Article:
By Lucy Jordan, Contributing Reporter

BRASÍLIA, BRAZIL – The Brazilian government announced Wednesday a stimulus package of R$8.4 billion of public-sector purchases to combat slow economic growth. Finance Minister Guido Mantega and President Dilma Rousseff announced the raft of government acquisitions, which are part of the PAC growth acceleration program (Growth Acceleration Plan), saying that they were a response to ongoing economic woes in Europe.

President Dilma Rousseff, Brazil News
President Dilma Rousseff was nicknamed ' The mother of PAC' by her predecessor, Luiz Inácio Lula da Silva, photo by Blog do Planalto/Wikimedia Creative Commons License.

“The European crisis continues to worsen and is depressing the growth of the worldwide economy,” said Mantega, in a ceremony at the Palácio do Planalto.

“Given this scenario, the Brazilian government is taking measures to stimulate the economy in order to increase investment, to stimulate demand, to increase confidence and accelerate our growth.”

Brazil’s economy grew 2.7 percent in 2011, the lowest of the BRICS nations, and recorded just 0.2 percent of growth in the first quarter of 2012.

The government will invest in products including armored vehicles, ambulances, trucks and buses, with preference going to Brazilian companies. The government will also spend money on the construction of school sports facilities.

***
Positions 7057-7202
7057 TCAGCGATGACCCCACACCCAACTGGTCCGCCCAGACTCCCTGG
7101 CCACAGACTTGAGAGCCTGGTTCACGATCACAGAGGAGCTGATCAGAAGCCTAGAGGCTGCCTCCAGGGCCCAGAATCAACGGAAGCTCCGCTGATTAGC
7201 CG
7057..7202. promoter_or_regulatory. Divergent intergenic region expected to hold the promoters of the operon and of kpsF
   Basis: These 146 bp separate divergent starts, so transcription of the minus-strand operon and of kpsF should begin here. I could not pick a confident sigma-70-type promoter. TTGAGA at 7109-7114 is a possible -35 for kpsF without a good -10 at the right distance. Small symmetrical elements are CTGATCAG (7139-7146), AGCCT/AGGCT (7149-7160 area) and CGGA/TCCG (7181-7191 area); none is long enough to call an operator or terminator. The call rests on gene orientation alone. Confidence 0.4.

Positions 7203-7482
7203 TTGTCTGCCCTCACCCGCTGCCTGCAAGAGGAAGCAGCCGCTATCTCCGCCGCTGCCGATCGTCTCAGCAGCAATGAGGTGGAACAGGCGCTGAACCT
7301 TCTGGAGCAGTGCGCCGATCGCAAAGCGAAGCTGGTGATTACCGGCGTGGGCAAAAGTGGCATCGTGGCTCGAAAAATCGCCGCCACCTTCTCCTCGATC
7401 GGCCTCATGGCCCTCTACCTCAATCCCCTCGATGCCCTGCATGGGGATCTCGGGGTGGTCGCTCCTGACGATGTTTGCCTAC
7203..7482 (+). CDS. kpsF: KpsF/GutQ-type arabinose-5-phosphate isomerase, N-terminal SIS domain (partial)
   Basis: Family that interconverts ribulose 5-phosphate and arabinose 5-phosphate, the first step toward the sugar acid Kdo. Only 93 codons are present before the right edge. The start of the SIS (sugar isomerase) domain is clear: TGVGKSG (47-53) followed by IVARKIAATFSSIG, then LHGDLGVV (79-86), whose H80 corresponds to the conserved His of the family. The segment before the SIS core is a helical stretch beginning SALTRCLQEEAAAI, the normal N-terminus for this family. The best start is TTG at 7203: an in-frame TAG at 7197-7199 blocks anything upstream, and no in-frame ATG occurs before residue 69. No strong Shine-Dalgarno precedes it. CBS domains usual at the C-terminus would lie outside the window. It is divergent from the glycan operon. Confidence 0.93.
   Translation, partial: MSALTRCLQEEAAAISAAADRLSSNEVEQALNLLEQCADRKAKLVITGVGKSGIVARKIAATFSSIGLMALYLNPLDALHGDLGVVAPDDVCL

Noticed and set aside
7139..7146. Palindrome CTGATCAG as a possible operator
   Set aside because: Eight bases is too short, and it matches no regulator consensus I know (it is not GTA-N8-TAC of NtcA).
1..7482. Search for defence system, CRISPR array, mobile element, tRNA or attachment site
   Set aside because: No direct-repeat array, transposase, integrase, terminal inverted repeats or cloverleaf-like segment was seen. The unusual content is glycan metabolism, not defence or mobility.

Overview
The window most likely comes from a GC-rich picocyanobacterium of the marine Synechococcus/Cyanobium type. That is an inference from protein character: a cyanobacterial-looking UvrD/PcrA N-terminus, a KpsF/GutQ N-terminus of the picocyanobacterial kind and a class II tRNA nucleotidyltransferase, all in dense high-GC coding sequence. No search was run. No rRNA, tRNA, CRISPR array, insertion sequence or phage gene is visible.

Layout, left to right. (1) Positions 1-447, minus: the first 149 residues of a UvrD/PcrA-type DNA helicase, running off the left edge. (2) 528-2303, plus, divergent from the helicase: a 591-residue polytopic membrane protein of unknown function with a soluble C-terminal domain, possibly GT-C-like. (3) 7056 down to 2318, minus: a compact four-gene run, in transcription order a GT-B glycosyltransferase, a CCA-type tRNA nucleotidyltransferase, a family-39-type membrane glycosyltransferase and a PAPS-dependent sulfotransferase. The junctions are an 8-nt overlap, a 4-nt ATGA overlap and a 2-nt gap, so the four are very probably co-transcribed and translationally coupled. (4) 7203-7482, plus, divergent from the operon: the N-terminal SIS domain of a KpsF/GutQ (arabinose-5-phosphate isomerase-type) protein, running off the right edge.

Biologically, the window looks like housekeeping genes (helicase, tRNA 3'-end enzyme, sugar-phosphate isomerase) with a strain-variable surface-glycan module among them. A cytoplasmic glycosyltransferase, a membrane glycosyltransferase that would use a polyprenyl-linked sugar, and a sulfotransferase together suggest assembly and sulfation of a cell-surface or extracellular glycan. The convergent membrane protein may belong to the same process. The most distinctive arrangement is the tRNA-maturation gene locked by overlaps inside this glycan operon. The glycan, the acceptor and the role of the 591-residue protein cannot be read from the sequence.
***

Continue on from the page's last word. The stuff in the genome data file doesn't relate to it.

In addition to its spending spree, the government will make available a line of credit through the Brazilian Development Bank to municipalities and states to buy health equipment.

Of the R$8.4 billion announced in the package, R$1.8 billion is already accounted for in this year’s budget, Globo reported.

In a post on the Palácio do Planalto blog President Dilma Rousseff said that Brazil was concerned about the European crisis, but not frightened. “We can not pretend nothing is happening,” she said.

President Rousseff said the PAC purchases were part of the government’s effort to protect Brazilian jobs and production. She insisted that despite a slowdown in international trade, Brazil’s position remains secure.

“I consider that this policy of government purchases is, at this moment, an affirmation that we have the mechanisms to confront the crisis,” she said. “We will use them without restriction.”

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